Thursday, December 23, 2010

Ojarascas


I have no formal training in the culinary field, (or photography for that matter) and I don't speak Spanish fluently. So from time to time I come across something perplexing. It gets under my skin until I figure it out for myself and make sense of it. Take these cookies, for example.

I've always known these as Ojarascas, (although I also call them sand cookies) and you can find them at Hispanic markets and any panaderia by that name. My mom and I love them, and we'd often pick up a bag along with our pan dulce.

Recently there's been some talk of Mexican Wedding Cookies, which I have had once in my lifetime, and Polvorones which are common in panaderias. Now all three of these are pretty similar, they all have a shortbread kind of consistency and a very basic list of ingredients. My dilemma was trying to figure out what the subtle differences were, how is that wedding cookie like (or not like) my ojarasca? So I did some research, compared recipes, and translated some Spanish. Here's what I've come to conclude, please add your insights in the comments!

Mexican Wedding Cookies - made with butter and powdered sugar, ground nuts are often added to the dough, cookies are dusted with powdered sugar. Melt-away texture.

Polvorones - can be any variation of shortbread cookie. The name comes from the word Polvo, which translates to dust (describing the texture of these treats). I have always known Polvorones to come in different colors, yellow, pink, white, brown and resemble a large sugar cookie. They are also sometimes flavored- orange, chocolate, vanilla, almond.

Ojarascas - made with manteca (pork lard) and granulated sugar, cookies are dusted with cinnamon sugar. Crumbly texture.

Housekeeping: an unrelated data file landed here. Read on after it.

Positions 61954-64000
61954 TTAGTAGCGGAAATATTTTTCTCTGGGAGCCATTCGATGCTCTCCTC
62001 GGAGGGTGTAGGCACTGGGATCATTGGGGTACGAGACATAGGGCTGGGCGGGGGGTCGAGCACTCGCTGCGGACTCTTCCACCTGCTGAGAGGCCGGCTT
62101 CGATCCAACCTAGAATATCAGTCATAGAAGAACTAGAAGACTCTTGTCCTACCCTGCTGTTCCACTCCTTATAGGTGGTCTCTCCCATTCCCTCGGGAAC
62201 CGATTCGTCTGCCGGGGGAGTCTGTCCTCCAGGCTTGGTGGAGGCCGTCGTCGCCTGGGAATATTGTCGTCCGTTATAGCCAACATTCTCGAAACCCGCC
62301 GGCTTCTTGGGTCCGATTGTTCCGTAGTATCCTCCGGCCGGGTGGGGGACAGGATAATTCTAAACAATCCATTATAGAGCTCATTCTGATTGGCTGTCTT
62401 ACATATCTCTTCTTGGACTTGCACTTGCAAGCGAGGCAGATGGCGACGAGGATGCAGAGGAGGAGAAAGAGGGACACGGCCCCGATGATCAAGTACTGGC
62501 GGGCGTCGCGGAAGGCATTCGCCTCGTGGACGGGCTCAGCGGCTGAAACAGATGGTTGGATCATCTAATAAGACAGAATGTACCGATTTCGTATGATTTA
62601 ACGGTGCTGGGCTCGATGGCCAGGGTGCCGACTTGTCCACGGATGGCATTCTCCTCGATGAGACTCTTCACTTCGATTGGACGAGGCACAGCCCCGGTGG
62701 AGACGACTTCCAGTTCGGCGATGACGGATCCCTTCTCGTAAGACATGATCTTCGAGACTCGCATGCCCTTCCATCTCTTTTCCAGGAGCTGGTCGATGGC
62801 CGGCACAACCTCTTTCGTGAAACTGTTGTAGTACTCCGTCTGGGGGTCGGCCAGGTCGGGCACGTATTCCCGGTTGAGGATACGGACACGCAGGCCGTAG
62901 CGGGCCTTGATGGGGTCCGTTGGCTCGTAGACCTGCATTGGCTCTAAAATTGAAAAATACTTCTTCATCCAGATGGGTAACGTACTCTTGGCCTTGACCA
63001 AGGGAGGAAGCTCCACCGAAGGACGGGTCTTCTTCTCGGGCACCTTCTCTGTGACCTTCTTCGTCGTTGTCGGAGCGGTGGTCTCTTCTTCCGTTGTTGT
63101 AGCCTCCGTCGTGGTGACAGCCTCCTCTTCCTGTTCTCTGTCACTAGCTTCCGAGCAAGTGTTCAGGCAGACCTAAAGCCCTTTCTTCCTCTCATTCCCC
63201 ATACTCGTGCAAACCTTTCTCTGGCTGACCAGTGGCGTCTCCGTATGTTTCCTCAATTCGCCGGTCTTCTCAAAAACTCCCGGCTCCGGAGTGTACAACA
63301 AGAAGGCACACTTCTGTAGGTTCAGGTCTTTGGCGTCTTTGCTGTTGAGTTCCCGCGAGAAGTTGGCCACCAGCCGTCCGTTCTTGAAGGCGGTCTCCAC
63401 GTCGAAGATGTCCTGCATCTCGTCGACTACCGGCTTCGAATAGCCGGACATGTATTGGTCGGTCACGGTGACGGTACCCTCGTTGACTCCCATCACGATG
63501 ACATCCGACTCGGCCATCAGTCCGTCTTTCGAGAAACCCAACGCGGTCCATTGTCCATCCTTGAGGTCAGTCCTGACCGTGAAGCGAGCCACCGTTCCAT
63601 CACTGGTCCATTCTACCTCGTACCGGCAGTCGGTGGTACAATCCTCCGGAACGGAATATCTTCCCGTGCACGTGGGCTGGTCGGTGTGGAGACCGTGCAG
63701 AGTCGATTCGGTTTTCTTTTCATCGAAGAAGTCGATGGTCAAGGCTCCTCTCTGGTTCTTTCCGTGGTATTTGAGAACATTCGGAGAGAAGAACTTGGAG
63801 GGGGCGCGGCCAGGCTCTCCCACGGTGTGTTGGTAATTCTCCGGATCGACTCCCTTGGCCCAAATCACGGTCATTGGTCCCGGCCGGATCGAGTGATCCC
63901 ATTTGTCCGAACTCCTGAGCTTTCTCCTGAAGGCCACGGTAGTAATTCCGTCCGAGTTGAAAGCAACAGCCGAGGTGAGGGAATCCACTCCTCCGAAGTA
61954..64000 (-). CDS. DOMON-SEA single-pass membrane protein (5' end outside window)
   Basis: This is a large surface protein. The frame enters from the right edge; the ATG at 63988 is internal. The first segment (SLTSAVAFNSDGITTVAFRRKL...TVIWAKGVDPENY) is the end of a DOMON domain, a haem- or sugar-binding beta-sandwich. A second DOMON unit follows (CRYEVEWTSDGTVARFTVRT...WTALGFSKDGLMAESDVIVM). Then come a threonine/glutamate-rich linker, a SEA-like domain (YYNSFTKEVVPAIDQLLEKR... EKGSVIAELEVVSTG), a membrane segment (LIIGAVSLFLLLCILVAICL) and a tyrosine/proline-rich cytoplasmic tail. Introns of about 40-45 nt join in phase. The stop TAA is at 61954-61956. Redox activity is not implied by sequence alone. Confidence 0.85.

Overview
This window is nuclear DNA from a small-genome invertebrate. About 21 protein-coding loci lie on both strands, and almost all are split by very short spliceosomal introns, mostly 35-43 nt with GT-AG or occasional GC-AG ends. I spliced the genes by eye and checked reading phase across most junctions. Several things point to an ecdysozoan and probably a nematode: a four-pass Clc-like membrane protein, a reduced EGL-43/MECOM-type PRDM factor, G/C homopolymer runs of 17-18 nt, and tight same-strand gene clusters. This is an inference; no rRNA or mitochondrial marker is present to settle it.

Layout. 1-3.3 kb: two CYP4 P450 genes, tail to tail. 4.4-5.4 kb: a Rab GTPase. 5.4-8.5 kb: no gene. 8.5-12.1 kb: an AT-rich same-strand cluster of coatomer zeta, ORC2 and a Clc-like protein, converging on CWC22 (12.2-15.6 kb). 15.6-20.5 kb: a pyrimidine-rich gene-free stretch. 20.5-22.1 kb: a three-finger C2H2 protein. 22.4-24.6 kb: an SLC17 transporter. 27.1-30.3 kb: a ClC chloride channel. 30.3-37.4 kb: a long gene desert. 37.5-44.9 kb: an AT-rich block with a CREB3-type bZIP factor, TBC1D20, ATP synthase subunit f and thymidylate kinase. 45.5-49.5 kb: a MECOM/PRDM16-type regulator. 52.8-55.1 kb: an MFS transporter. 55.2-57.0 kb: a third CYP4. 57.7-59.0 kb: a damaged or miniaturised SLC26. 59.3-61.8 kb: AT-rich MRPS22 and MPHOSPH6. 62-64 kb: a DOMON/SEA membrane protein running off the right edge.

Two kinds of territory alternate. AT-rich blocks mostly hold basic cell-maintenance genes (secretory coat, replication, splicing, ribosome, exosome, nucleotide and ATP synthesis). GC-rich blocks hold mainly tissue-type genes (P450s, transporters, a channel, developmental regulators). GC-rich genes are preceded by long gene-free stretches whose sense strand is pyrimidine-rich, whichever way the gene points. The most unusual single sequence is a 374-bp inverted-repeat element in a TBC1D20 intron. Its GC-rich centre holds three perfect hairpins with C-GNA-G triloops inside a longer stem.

Out of the three the Ojarascas are my favorite. I assume the manteca is what sets them apart- Ojarascas are not overly sweet and the cinnamon sugar gives them a delicious flavor. Ojarascas are a great treat anytime but I especially like to make them at Christmas- perfect with coffee or Mexican hot chocolate and they make a wonderful addition to any cookie tray.


Ojarascas
(printable recipe)

6 c flour
1 c sugar
1 1/2 tbsp. cinnamon
1 tsp. cornstarch
1/2 tsp. baking powder
1/4 tsp. salt
1 1/8 c vegetable shortening
1 1/8 c manteca (lard)
1/2 c water

for cinnamon-sugar:
1/2 c sugar
1 tbsp. cinnamon

Combine the dry ingredients and mix thoroughly. Whip the shortening and lard until fluffy. Slowly add the dry mixture. Once half has been added add the remaining in all at once with the water. Knead until the dough begins to come together. Roll out to 1/2" thick on a lightly floured surface. Cut with a small round cutter, place on parchment and bake at 350 degrees for 20 minutes. The cookies will still look pale. Remove them from the pan immediately and roll in cinnamon sugar to coat the entire surface.

Makes 4 dozen, feel free to halve the recipe.

5 comments:

  1. Where I come from, they're called Bizcochos, and I had way too many of them last week. http://www.food.com/recipe/bizcochos-mexican-holiday-cookies-131911

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  2. This cookie sounds interesting and delicious

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  3. Great! I've been looking for this recipe for a long time, thank you :) It's spelled hojarascas, though.

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  4. thank you for sharing this delicious recipe. I followed it almost exactly, the only things I changed was I didn't add the water and used a cookie scoop instead of rolling them out. oh and I also used butter flavor shortening since that's what I had. good recipe, but next time I will have help because these are work. again, thank you

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